German Peña’s shopping bag was overloaded with dozens of items — mostly canned goods and produce — that hadn’t cost him anything. But the one he was standing in line for now, the last, was definitely going to be the best.
“They tell me that over there” — he gestured to the back of the St. John Bosco Catholic Church parish hall in Little Havana — “they’re going to give me a turkey,” the 73-year-old Pena said. His solemn face crinkled into a grin. “I want mine wild and alive.”
Live turkeys were just about the only thing not in stock at the 20th annual St. John Bosco Noche Buena Food Distribution on Sunday at 1349 W. Flagler St. About 800 families — more than 5,000 people — moved through a shopping line collecting beans, corn, soup, milk, pasta and of course that frozen 15-pound turkey, 62 items in all.
Food giveaways abound across South Florida during the holiday season. What makes the one at St. John Bosco different is that for its entire existence it’s been organized and run by teenagers.
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“Our parents buy the stuff, and some of the food is donated,” said 16-year-old Lulu de la Peña, who attends Miami’s Carrollton School of the Sacred Heart in Coconut Grove. “But we do most of the work. Look around — you can see that most of the food stations are being run by teenage girls and a few of their mothers.”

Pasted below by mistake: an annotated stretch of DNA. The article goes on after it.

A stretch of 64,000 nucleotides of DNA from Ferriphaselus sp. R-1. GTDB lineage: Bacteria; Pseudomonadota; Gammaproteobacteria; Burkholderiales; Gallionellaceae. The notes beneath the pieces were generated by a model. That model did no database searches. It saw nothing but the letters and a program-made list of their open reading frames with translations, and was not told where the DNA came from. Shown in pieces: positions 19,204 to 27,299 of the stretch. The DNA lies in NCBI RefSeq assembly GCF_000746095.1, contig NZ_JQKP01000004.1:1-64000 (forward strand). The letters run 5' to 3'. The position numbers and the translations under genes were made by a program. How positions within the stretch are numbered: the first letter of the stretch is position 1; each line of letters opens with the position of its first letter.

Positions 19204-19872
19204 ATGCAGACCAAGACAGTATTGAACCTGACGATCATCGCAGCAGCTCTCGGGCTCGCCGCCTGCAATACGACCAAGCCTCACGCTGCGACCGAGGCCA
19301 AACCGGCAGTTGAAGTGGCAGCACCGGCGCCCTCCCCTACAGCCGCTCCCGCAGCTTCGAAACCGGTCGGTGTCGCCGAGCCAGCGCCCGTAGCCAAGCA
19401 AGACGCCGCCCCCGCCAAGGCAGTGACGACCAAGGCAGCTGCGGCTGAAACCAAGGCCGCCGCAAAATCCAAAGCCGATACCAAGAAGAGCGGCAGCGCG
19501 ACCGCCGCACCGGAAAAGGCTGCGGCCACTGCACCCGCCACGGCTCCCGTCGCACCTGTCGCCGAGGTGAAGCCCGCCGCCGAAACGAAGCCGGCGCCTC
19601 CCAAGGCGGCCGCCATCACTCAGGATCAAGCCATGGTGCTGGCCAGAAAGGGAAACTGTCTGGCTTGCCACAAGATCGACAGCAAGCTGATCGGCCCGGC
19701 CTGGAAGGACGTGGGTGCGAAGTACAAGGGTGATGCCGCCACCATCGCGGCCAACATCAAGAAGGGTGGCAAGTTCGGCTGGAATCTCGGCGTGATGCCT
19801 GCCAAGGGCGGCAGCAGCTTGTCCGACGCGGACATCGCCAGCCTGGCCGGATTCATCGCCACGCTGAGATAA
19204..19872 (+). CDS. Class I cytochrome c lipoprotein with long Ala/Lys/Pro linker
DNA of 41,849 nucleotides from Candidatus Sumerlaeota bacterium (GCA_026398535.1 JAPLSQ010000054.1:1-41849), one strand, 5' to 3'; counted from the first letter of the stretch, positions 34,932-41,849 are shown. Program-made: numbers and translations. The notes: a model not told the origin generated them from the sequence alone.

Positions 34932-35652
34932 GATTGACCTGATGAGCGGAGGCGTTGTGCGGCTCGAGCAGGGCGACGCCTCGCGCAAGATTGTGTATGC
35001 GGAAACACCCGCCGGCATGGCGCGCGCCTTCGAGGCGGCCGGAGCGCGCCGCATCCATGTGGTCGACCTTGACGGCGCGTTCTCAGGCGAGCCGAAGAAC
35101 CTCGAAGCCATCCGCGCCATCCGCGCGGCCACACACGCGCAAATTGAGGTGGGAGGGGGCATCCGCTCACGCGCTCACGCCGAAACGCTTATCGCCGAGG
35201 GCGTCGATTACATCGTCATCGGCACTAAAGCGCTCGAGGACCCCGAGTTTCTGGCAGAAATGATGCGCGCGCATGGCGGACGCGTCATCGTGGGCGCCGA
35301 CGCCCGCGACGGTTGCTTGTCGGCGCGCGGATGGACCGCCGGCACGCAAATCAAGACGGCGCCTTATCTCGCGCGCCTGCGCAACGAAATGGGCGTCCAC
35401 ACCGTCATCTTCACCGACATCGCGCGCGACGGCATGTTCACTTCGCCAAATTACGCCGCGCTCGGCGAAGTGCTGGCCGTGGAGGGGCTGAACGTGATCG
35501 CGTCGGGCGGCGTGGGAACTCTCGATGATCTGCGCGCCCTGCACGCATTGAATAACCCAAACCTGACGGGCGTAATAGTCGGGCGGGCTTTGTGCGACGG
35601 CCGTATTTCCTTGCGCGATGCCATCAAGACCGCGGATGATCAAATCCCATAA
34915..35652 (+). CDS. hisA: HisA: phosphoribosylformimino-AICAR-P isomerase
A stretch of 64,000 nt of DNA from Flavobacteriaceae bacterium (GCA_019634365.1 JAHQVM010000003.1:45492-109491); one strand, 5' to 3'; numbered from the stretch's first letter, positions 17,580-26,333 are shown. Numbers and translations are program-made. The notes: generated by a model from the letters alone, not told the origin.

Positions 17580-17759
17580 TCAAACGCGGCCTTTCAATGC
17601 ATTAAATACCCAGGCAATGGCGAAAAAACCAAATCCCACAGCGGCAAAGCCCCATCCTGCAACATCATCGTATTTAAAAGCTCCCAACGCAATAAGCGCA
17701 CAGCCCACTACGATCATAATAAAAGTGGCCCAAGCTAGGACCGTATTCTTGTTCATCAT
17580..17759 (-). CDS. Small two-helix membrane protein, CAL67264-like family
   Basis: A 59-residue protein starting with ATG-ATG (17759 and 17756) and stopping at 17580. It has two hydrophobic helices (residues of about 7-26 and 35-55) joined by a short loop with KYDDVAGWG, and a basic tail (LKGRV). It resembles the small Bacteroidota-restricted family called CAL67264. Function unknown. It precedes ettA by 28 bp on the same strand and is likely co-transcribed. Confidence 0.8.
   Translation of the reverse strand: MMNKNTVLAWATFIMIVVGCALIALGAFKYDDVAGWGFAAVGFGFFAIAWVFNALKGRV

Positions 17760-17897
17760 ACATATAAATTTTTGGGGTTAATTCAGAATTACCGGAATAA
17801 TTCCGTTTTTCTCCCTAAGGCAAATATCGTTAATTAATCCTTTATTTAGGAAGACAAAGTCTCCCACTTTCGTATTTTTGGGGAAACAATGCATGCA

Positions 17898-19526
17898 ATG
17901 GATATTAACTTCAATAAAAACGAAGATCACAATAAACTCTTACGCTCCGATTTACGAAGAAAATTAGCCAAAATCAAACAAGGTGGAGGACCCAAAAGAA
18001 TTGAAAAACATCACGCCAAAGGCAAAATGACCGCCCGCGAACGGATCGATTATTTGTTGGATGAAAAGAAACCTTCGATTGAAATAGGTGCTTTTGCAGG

The first giveaway was put together 20 years ago by classmates at Carrollton and Belen Jesuit Prep School. This year, 26 families donated at least 700 cans or boxes of food apiece. The kids collected it, set it up supermarket style, and handed it out as recipients move through the aisles.
“We could just put it all into the bags and hand them out, but we want people to see us and know that real human beings put it together, and that we care about them,” Lulu said. “Everybody shakes hands and says Merry Christmas, and that makes it personal.”
The food distribution takes three to four weeks of intense preparation by the kids — you try to round up 800 turkeys and get them to church — and it isn’t always an easy sell to teenagers during a month filled with holiday parties and sporting events. But the teenagers at St. John Bosco on Sunday didn’t mind.
“We all have lots of things, and we buy more things as gifts for each other,” said Sabrina Mas, whose family donated the turkeys. “But the truth is that we can get these things whenever we want.
“These people here getting food really can’t. So it makes Christmas special for them, too.”